Listened to the show Saturday and it was not bad. We’re rounding the curve of winter into spring and the weekend was all about cold and snow in the forecast and thoughts of spreading some salt on the walk. Instead I made a lemon meringue pie and took a walk through the woods with Mr. S and did a bit of spring cleaning. I found the kids’ wood burning kit in the hall closet, and some paints, and got this longing in me to paint a picture. And so I did. The paints are oil-based, and though I’m no expert, I don’t think they’re the ideal paint for the sunset I was attempting, but I gave it a whirl and it’s a nice sunset, though Mr. S thinks it’s a bit intense with all the fuchsia and purple and azure. I told him Spring is coming and I’m feeling creative and there isn’t a color on the planet that doesn’t show up in a sunset now and then.
He told me I’m “artsy fartsy” and I should try ceramic frogs next. And he laughed. Sometimes he thinks he is funnier than he is. “What’s that?” I said. “What?” he asked. “That sound from the living room? I think it’s your recliner calling. It’s cold and it wants you to go out there and warm it up awhile.” He kissed my forehead before he went to read the paper, which means he’s kind of sorry but he knows he doesn’t need to apologize. That’s what a couple decades together has done for us. One thing, anyway.
I don’t consider myself an artist, really, though I do like art and I like to make art. It occurs to me that whenever we create anything it is a form of art, especially if we give it a bit of thought and care and attention. I’ve taken a few classes along the way and I do know how to make a macramé owl and stained glass ceramic tiles and latch hook rugs. I can embroider a fine picture, stitch a flour sack towel, piece together a quilt, and paint a room in an afternoon. I can put up fruit, too, for winter, and decorate a cake with roses and green leaves, and make those little petit fours cakes for tea time. I tend to be on the bold side when I make anything — bright colors, unusual words at times, strong flavors — and I don’t think that’s a bad thing. Nothing wrong with oatmeal cookies flavored with orange, or hot pink roses, or flour sack towels stitched in purple with words like, “Follow Your Bliss” and “Never Ever Give Up.”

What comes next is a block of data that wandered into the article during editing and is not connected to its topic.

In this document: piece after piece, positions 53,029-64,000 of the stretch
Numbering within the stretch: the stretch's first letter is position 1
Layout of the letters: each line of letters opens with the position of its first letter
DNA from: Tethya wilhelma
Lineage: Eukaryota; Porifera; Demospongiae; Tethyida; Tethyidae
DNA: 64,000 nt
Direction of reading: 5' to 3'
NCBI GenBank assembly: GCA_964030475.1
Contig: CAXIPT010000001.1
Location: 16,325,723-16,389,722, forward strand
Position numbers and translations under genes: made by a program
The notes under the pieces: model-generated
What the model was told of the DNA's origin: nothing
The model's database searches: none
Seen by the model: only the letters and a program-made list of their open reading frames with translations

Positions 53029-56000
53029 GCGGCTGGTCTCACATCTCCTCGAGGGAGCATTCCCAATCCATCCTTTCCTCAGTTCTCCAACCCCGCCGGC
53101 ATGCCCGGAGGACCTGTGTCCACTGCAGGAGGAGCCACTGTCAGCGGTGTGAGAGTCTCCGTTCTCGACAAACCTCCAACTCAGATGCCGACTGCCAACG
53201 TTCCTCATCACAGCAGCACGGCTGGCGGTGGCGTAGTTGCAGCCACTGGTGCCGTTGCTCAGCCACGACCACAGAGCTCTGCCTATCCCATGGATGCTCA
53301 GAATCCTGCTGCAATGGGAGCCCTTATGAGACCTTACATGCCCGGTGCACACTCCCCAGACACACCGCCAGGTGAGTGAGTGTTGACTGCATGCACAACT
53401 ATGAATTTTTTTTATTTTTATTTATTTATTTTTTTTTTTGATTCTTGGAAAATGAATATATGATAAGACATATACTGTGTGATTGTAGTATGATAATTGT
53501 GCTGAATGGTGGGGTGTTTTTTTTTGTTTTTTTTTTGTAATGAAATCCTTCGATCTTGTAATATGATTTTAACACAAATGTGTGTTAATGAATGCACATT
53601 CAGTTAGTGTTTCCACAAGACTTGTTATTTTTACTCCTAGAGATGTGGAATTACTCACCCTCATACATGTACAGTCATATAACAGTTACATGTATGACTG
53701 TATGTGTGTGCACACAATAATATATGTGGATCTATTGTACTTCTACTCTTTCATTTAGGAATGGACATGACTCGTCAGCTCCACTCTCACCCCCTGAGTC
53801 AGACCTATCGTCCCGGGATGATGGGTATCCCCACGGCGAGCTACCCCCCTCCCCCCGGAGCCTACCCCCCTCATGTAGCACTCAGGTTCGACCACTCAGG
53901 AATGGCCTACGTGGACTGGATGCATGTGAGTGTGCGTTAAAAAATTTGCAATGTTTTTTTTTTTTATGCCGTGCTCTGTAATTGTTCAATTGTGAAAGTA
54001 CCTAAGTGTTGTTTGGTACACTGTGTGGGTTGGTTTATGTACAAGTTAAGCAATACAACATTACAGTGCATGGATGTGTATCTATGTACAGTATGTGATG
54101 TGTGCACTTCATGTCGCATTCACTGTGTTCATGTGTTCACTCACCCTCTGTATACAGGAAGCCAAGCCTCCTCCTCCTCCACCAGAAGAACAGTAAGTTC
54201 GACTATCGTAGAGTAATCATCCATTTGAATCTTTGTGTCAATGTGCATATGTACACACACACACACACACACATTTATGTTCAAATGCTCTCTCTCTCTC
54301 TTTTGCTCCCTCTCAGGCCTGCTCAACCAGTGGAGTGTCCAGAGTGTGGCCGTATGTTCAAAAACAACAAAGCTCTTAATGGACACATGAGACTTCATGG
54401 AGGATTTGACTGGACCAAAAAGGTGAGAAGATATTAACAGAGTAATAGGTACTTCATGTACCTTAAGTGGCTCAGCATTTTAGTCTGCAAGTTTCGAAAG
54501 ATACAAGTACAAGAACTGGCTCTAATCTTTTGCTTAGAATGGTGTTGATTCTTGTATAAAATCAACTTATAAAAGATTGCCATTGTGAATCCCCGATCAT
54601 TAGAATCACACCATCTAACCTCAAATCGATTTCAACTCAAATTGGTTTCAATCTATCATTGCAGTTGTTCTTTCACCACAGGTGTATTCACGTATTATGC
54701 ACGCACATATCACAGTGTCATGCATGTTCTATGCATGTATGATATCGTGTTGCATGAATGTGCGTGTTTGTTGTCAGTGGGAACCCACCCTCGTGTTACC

I have a friend named Danny who believes that making art can help us be on the outside what we are on the inside. We were having coffee, and he was talking about singing when he said that, but I think it’s true for everything we make. You can’t really know what’s in someone else’s heart, but you can get a good idea if you take a look at what they bring forth. Pies, paintings, polkaing, or singing “How Great Thou Art” in church on Sunday morning. A little piece of what’s inside.
Which is why I treasure, and always will, the wooden spoons Mr. S made for me a few years back. Three of ‘em, meticulously carved, each shaped a bit different from the others, sanded and shaped, each with an “S” and a small branch of palm carved into the handle near the end. The “S” is obvious; the palm? “A symbol of victory,” he told me. “Kitchen victories, and these are your weapons.”
So that’s in him, to carve something practical out of wood just for me, and to add a palm branch because he thinks I’m a warrior. Who would think? That’s why I love him, and art, and the urge, come spring, to make something lovely for the world. I think I’ll start with soup and go from there.
Here’s my variation on a family recipe, and you choose your favorite bread with which to serve it up. Just right for in-between weather, I say.
Irish Onion Soup
2 T butter
3 large yellow onions, peeled and sliced
2 large red onions, peeled and sliced
4 shallots, minced
2 garlic cloves, minced
2 bay leaves
1 tsp dried basil
1 sprig fresh thyme
1 T dark brown sugar
3 cups homemade beef stock or canned low-sodium beef broth
1 cup Guinness or Irish stout
Salt and freshly ground pepper to taste
1 cup (4 ounces) shredded Swiss cheese for topping
In a large saucepan over medium heat, melt the butter. Add the onions, shallots, and garlic, and cook for 12 to 15 minutes, or until the onions are soft but not brown. Add the bay leaves, basil, thyme, brown sugar, stock or broth, and stout. Bring to a boil, then reduce heat to low and simmer, covered, for 25 to 30 minutes, or until the onions are tender. Season with salt and pepper.
Preheat the broiler. Arrange eight 1-cup flameproof crocks on a baking sheet. Ladle the soup into the crocks and sprinkle with cheese.
Place under the broiler 4 inches from the heat source and broil for 1 to 2 minutes, or until the cheese melts and starts to brown. Remove from the oven. Using oven mitts to protect your hands, place a crock in the center of each of 8 serving plates.
Serves 8 as a meal starter.